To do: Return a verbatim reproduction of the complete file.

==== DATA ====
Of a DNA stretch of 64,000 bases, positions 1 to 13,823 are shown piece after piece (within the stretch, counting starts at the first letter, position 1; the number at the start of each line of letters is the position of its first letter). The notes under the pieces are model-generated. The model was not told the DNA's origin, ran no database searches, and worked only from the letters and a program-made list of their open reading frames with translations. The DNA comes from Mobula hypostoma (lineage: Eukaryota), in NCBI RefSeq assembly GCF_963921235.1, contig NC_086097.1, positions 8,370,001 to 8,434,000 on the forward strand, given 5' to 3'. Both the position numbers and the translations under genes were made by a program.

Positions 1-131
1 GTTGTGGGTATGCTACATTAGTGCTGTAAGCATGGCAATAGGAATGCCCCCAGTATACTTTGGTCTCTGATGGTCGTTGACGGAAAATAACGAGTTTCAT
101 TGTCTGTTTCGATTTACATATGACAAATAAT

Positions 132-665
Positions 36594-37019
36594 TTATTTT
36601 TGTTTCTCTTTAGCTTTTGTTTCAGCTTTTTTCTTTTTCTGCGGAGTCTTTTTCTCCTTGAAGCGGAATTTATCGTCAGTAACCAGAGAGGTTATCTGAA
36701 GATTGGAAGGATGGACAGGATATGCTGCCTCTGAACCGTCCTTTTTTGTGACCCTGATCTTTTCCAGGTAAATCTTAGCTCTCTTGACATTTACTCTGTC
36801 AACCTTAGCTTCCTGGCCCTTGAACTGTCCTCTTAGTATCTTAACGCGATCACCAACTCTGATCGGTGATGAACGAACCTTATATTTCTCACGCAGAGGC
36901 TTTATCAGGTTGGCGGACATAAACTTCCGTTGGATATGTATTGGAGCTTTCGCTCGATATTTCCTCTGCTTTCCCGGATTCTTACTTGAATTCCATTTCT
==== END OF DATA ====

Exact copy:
Of a DNA stretch of 64,000 bases, positions 1 to 13,823 are shown piece after piece (within the stretch, counting starts at the first letter, position 1; the number at the start of each line of letters is the position of its first letter). The notes under the pieces are model-generated. The model was not told the DNA's origin, ran no database searches, and worked only from the letters and a program-made list of their open reading frames with translations. The DNA comes from Mobula hypostoma (lineage: Eukaryota), in NCBI RefSeq assembly GCF_963921235.1, contig NC_086097.1, positions 8,370,001 to 8,434,000 on the forward strand, given 5' to 3'. Both the position numbers and the translations under genes were made by a program.

Positions 1-131
1 GTTGTGGGTATGCTACATTAGTGCTGTAAGCATGGCAATAGGAATGCCCCCAGTATACTTTGGTCTCTGATGGTCGTTGACGGAAAATAACGAGTTTCAT
101 TGTCTGTTTCGATTTACATATGACAAATAAT

Positions 132-665
Positions 36594-37019
36594 TTATTTT
36601 TGTTTCTCTTTAGCTTTTGTTTCAGCTTTTTTCTTTTTCTGCGGAGTCTTTTTCTCCTTGAAGCGGAATTTATCGTCAGTAACCAGAGAGGTTATCTGAA
36701 GATTGGAAGGATGGACAGGATATGCTGCCTCTGAACCGTCCTTTTTTGTGACCCTGATCTTTTCCAGGTAAATCTTAGCTCTCTTGACATTTACTCTGTC
36801 AACCTTAGCTTCCTGGCCCTTGAACTGTCCTCTTAGTATCTTAACGCGATCACCAACTCTGATCGGTGATGAACGAACCTTATATTTCTCACGCAGAGGC
36901 TTTATCAGGTTGGCGGACATAAACTTCCGTTGGATATGTATTGGAGCTTTCGCTCGATATTTCCTCTGCTTTCCCGGATTCTTACTTGAATTCCATTTCT